Zach LaVine

Bulls assign Zach LaVine to G League for contact practice

All-Star guard tries to clear final hurdle before return from right foot inflammation

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Presented by Nationwide Insurance Agent Jeff Vukovich

The Chicago Bulls assigned Zach LaVine to the Windy City Bulls for Monday's practice at the Advocate Center, his first non-controlled contact session since right foot inflammation sidelined him on Nov. 29.

It's the two-time All-Star guard's final hurdle before his potential return, which could come as early as Friday's home game against the Charlotte Hornets if LaVine doesn't suffer a setback.

The Bulls practiced at the Advocate Center earlier on Monday before departing for Philadelphia, where they begin a two-game trip against the 76ers on Tuesday. They face the Knicks in New York on Wednesday.

The Windy City Bulls don't play again until Friday, giving LaVine an opportunity to take contact in multiple practice situations and see how he responds.

After Monday's practice, coach Billy Donovan talked about the benefit of keeping LaVine, Nikola Vučević and Torrey Craig in Chicago while the team travels East for a back-to-back set of games. Vučević, who is recovering from a strained groin, got up shots individually following Monday's practice, while Craig is further away from returning from a plantar fascia sprain in his right foot.

"I like having those guys on the bench just with their voice. I think it's always good. But their health is the most important thing and getting the back to play," Donovan said. "There's more that they'll have access to (in Chicago) because they're all at a point where they can really do stuff on the court. . . . It's a lot easier for them (in Chicago)."

The Bulls are 10-5 since LaVine last played. Donovan and LaVine's teammates are adamant that the improved record is merely coincidental and that the improved play at both ends can continue whenever LaVine returns. When LaVine last addressed reporters on December 7, the same day he received a platelet-rich plasma injection in his right foot, he talked about his injury in light of the off-court speculation about his future.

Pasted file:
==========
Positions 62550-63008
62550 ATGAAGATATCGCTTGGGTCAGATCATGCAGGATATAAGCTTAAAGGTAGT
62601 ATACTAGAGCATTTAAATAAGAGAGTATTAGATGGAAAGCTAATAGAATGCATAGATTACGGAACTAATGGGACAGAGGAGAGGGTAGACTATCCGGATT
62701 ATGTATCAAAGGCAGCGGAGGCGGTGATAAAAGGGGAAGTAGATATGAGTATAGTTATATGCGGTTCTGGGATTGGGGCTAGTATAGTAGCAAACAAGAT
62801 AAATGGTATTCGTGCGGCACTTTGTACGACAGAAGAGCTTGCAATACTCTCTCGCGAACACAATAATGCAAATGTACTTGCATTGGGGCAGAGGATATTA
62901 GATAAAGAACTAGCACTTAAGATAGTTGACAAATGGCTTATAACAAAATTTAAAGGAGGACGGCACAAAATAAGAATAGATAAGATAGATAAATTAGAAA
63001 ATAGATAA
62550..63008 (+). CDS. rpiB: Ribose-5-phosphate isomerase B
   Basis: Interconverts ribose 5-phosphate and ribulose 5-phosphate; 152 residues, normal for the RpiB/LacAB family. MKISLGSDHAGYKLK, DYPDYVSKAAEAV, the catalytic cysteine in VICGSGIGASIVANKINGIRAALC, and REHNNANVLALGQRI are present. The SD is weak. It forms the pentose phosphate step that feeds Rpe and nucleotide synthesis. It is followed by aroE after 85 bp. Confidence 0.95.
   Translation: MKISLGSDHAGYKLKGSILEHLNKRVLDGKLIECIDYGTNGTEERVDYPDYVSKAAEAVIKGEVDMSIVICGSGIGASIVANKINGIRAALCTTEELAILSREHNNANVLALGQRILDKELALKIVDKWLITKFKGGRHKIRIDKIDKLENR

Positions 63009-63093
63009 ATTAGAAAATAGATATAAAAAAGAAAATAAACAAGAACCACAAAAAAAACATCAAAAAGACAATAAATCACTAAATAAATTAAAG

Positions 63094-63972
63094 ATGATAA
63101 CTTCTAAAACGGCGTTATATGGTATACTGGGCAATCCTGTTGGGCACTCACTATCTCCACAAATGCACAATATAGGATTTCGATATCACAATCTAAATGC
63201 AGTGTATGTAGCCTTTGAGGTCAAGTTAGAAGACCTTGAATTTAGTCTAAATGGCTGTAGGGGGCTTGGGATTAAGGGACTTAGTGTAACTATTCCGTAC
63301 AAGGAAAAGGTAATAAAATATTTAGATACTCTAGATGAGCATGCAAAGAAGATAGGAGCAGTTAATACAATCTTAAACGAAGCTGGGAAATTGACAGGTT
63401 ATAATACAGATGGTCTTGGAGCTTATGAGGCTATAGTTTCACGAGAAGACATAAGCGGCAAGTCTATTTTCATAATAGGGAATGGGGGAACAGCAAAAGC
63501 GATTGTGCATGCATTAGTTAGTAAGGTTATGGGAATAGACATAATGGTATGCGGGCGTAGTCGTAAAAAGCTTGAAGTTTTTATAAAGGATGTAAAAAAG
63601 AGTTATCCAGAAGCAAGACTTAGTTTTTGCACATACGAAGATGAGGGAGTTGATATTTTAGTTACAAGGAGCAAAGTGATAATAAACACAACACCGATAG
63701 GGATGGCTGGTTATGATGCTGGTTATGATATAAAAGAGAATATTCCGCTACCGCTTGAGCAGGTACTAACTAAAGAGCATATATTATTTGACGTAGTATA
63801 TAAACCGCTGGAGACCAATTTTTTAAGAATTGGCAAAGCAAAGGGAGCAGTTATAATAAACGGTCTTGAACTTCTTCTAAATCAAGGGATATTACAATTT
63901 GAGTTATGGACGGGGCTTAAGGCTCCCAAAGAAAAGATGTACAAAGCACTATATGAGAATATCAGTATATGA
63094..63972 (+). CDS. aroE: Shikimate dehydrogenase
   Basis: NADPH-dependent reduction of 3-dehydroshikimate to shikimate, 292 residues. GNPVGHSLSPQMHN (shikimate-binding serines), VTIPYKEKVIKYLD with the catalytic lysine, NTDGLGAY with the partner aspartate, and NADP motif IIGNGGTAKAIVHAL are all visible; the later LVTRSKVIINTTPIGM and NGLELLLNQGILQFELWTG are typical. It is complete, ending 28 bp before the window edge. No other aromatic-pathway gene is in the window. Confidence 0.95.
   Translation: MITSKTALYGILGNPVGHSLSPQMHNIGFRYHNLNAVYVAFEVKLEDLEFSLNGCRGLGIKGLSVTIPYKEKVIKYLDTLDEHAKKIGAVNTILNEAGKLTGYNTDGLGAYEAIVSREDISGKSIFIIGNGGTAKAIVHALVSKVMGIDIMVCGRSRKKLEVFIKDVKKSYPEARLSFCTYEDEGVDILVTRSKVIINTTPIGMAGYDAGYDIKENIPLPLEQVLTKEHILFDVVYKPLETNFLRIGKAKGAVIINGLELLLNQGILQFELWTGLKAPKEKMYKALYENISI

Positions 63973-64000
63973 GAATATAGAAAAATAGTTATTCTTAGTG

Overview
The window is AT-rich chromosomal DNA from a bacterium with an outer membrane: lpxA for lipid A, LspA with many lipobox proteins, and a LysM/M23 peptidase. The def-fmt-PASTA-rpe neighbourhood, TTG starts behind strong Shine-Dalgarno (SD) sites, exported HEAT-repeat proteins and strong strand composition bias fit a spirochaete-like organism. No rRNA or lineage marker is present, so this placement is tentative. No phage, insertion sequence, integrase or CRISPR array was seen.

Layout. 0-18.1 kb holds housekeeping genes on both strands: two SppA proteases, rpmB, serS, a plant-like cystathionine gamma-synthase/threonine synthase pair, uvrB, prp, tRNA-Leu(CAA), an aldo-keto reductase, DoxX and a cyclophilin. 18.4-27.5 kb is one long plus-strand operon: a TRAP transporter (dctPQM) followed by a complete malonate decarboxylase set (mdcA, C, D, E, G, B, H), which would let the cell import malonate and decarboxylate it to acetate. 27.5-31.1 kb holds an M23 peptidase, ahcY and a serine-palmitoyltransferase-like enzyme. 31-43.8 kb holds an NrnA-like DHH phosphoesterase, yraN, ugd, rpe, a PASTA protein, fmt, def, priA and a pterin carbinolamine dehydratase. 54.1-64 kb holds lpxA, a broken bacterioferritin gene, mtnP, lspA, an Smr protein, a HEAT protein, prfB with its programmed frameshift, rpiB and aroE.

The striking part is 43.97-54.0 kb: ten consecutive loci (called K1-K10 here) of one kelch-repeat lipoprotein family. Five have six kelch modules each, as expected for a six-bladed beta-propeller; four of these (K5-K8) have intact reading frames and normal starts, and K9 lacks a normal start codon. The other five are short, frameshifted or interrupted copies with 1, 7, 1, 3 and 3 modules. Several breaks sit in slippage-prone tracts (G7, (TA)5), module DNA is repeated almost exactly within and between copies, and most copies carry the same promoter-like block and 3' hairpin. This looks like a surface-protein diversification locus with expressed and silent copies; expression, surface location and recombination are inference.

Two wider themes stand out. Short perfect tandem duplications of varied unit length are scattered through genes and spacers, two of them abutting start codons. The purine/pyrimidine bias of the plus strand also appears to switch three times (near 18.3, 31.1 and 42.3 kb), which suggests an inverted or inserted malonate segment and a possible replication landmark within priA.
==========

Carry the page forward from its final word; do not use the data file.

"It’s the lateral side of my right foot that’s a little inflamed---not even a little bit, it’s pretty inflamed---and it bugs you. It’s a bony, prominent area where you really don’t want to start messing around with that fifth metatarsal area. It gets more irritated," LaVine said. "It’s just smart to calm it down now to where I can get back to 100 percent and hopefully finish this season strong and help everybody out there.

“I think it’s funny (this is tied to off-court speculation). For everybody that knows me, I try to play through everything. This has nothing to do with anything off the court and everything off the court is still very much speculation. It’s funny to me to see all the narratives that people run with. I deal with it internally. It is what it is. I go out there and put my heart on for Chicago whenever I put that jersey on. When I get back out there, I’ll continue to do that.”

Bulls management and LaVine's representation have a strong, professional relationship as both sides work to meet LaVine's openness to playing elsewhere, a stance LaVine arrived at after the Bulls held exploratory trade talks centered on him last offseason. To this point, little market has materialized for LaVine, who endured a difficult start to this season both individually and with the Bulls' 5-14 record.

LaVine is averaging 21 points on 44.3 percent shooting, including 33.6 percent from 3-point range. Both those percentages are well below his All-Star numbers from recent seasons.

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